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Rings and things

By JOHN ROMANO and Times staff and wire reports

© St. Petersburg Times, published January 13, 2002


U.S. ON A SLIPPERY DOWNHILL SLOPE: Last week, the outlook was not promising for the United States in downhill skiing. This week, it looks worse.

U.S. ON A SLIPPERY DOWNHILL SLOPE: Last week, the outlook was not promising for the United States in downhill skiing. This week, it looks worse.

Two-time U.S. champion Chad Fleischer will miss the Olympics after tearing the ACL and MCL in his right knee Thursday in Switzerland. He was given painkillers on the scene and flown out in a helicopter.

To make matters worse, Fleischer was on a practice run when he spun out of control and flew into safety netting.

"That's strange," his agent, Jeff Brausch, told the Rocky Mountain News. "Usually, he's just dialing some things in; he's not pushing it, he knows where he stands."

This is the latest, and potentially the most serious, in a string of injuries that have kept Fleischer, 30, out of competition in recent seasons. He tore a rotator cuff two years ago and had a cracked vertebra in his back last season. Brausch said this injury could be career-threatening.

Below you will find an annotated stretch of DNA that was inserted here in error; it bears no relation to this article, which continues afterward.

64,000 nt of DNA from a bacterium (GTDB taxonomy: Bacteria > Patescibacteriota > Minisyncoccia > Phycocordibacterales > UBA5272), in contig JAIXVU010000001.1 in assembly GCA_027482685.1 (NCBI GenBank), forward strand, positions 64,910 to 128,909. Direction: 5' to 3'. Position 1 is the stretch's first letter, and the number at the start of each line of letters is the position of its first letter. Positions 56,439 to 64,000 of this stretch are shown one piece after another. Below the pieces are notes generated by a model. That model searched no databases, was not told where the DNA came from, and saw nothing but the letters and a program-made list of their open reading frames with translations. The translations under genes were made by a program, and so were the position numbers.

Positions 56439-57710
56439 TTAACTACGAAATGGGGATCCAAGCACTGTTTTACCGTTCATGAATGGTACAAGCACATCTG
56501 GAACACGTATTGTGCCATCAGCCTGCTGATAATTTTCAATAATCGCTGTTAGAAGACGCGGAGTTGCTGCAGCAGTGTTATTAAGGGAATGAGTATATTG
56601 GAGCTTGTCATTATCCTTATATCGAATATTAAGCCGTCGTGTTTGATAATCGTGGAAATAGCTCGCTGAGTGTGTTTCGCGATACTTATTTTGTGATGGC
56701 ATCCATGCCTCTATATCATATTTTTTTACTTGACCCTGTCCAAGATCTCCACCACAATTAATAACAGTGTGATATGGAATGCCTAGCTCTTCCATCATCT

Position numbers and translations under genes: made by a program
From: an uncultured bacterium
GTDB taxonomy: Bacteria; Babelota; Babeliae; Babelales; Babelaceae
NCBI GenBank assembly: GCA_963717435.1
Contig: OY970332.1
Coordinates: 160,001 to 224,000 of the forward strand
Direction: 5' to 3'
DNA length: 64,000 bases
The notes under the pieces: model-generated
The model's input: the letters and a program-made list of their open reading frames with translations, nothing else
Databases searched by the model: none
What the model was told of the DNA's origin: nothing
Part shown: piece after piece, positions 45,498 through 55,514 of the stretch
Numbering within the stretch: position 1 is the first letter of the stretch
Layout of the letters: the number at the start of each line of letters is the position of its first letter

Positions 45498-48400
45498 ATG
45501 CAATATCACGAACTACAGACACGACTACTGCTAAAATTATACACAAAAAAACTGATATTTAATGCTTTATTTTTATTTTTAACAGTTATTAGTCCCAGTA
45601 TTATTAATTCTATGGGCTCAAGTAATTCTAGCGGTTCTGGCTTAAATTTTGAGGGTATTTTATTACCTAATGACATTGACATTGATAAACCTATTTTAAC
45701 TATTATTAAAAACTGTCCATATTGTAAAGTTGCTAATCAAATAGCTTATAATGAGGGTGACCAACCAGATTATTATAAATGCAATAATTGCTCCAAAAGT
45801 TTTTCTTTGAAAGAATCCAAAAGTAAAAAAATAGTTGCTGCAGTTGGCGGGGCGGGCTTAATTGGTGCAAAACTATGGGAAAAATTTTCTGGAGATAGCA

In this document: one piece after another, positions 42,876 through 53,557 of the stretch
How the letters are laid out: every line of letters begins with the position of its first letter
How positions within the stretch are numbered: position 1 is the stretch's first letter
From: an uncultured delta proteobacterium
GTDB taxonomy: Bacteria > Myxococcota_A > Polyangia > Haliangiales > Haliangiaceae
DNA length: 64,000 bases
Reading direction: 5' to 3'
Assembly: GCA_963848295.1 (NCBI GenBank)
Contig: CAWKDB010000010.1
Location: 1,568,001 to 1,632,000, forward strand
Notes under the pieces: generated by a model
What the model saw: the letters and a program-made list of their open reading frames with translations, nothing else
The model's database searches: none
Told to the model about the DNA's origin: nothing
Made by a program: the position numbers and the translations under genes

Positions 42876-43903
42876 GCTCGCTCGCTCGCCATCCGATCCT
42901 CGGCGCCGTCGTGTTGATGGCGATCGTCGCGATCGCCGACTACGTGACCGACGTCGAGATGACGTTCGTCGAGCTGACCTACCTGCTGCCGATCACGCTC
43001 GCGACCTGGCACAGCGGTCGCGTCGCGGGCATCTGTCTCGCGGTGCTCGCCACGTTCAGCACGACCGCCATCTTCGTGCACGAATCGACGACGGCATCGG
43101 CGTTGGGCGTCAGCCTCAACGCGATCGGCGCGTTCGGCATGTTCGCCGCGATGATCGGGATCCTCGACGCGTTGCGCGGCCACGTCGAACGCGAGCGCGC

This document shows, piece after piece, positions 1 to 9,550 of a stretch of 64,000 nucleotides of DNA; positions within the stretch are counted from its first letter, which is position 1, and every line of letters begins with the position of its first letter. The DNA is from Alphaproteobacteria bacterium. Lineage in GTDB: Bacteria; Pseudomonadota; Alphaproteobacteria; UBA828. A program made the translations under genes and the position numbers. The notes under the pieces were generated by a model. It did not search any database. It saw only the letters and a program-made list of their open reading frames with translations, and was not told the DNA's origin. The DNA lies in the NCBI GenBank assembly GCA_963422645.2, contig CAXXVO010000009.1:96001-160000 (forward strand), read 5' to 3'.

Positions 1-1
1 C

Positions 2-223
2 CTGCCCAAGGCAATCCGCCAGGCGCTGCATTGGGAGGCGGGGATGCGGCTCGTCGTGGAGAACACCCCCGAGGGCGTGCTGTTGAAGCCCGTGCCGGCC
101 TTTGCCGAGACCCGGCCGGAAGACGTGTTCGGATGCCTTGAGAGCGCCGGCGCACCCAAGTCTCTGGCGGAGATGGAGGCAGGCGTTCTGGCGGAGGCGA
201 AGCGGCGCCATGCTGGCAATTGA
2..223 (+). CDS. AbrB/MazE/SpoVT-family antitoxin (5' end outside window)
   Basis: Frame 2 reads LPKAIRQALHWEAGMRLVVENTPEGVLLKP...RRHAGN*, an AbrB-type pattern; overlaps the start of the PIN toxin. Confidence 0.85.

It also is a serious blow to already shaky U.S. hopes. Fleischer, a three-time Olympian, was the second-ranked American behind Daron Rahlves. No other U.S. downhill skier is ranked in the world's top 40.

TO SKI IS HUMAN; TO LUGE IS DIVINE: Ever wanted to race at great speeds with little control? Ever wanted to slide recklessly on ice? USA Luge has just the thing for you.

Hoping to capitalize on the excitement created by the Olympics, USA Luge is giving fans a chance to experience what a luge ride feels like. Beginning this weekend, the organization is holding five clinics at various mountain resorts with three-time Olympian Gordy Sheer giving instructions.

Children 10-17 and adults will be given the opportunity to ride a luge on a simulated snow track in timed races.

The tour got started in Vernon, N.J., and will soon hit resorts in Vermont, New York, New Hampshire and California.

HALT! AND DROP THE FLOWERS: Not that the world has gotten overly dramatic or too litigious, but officials banned flowers from being thrown on the ice at the U.S. Figure Skating Championships in Los Angeles.

Apparently there were security concerns -- Dynamite caps in the daffodils? -- and fears the staples that hold the cellophane wrapping together may fall on the ice and injure the skaters.

What is shocking is promoters found a way to make these security concerns profitable. Fans were given yellow, stuffed Chevrolet logos to throw on the ice at the end of a performance.

Now that's heartfelt.

Winter Olympics

WHERE: Salt Lake City, Utah, and surrounding areas.

OPENING CEREMONY: Feb. 8.

CLOSING CEREMONY: Feb. 24.

TICKETS: Available at www.saltlake2002.com, www.eBay.com or toll free at 1-800-TICKETS.

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